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Dismissal for Want of Prosecution

While the average lawsuit in New York State may take a year or two to resolve, often cases can take years to resolve through no fault of defense counsel but, rather, through the inactivity and neglect on the part of the plaintiff or plaintiff’s counsel.  In those instances, it is possible that the action can be dismissed based upon an application by defense counsel to dismiss the complaint due to plaintiff’s failure to prosecute the litigation.

Kathleen Hannan, Esq., of our New York City office, recently prevailed under just such a scenario.  In the matter of Williams v. Grand Manor Health Related Facility, Inc., d/b/a Grand Manor Nursing & Rehabilitation Ctr., the plaintiff decedent was a middle aged man with an extensive history of psychosis, seizure disorder, alcohol dependency and improper and aggressive anti-social behavior.  Mintzer Sarowitz Zeris Ledva & Meyers took over the defense of the case in September, 2008 from another firm when the case was over two years old.  While the lawsuit ostensibly arose out of a slip and fall incident that occurred on July 4, 2005 and was originally filed on behalf of William individually in 2006, the case had been dormant with no activity on the part of plaintiff when MSZL&M took over.  We recommended that the case continue to lay dormant rather than running up substantial legal fees, since it appeared to have been abandoned.  Eventually, in September of 2010 we recommended to the claims department that we close the file for inactivity, and did so in November of that year.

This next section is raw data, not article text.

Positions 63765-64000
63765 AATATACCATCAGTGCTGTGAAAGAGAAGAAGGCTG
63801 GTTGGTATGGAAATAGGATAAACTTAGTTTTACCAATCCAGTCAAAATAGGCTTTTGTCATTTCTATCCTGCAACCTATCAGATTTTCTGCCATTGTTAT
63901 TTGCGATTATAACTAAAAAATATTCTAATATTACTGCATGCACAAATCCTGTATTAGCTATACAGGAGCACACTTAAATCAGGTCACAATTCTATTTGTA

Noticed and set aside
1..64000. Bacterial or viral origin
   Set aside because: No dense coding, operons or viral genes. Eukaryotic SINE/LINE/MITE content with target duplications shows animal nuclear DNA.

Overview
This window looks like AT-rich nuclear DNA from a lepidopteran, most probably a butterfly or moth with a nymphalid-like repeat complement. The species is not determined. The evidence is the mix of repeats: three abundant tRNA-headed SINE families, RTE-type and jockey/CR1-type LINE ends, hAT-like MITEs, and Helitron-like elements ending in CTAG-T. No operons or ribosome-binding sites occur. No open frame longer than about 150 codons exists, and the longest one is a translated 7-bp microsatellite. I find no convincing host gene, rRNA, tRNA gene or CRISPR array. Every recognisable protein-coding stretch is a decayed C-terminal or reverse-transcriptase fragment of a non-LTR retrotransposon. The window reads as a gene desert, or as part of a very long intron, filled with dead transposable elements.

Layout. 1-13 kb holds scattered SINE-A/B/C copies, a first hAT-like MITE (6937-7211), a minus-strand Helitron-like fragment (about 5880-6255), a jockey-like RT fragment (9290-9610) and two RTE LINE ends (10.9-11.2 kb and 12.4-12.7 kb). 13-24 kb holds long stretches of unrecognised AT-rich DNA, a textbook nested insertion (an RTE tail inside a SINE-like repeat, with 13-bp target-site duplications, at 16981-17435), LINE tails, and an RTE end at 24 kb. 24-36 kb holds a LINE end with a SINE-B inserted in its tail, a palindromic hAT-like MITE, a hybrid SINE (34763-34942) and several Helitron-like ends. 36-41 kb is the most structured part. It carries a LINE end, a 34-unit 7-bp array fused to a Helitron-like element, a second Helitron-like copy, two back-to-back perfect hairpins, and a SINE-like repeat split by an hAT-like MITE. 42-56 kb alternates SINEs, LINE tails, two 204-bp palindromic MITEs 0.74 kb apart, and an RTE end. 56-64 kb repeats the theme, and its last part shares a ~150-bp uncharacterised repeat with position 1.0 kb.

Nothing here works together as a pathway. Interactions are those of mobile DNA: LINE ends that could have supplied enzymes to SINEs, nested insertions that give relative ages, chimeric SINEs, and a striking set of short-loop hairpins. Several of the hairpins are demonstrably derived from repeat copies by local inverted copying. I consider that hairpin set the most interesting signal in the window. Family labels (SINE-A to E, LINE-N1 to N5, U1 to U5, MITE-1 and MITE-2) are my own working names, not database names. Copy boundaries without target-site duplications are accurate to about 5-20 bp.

Court Grants MSZL&M’s Motion to Dismiss Based on Excessive Delay

Approximately four and one half years later, in July of 2015, our office received a Request for Judicial Intervention and a motion seeking to replace the administrator of the estate with Nadine Williams instead of the decedent Lawston Williams (who had died on December 25, 2013).  Ms. Nadine Williams had been appointed the administrator of the Williams estate in June of 2015.  In opposing the motion, Attorney Kathleen Hannan argued that the substantial delay in this litigation was prejudicial and that plaintiff’s counsel had failed to provide either a reason for the excessive delay in prosecuting this case or an affidavit of merit.  Ms. Hannan also filed a cross motion to dismiss the case with prejudice, citing the CPLR sections regarding the proper procedure to restore a case to activity and the Doctrine of Laches.

In a decision issued by New York State Supreme Court Justice Kenneth L. Thompson, Jr., the court denied the plaintiff’s motion and granted Ms. Hannan’s cross motion and dismissed the complaint with prejudice.  In the decision, the court noted that plaintiff failed to submit an affidavit of merit nor did the plaintiff provide a reasonable excuse for the delay in the lawsuit.

The moral of this story is that while the courts are often lenient and are willing to look the other way to the benefit of a plaintiff litigant, eventually the court’s patience will wear thin and dismissal of the lawsuit could be the end result.


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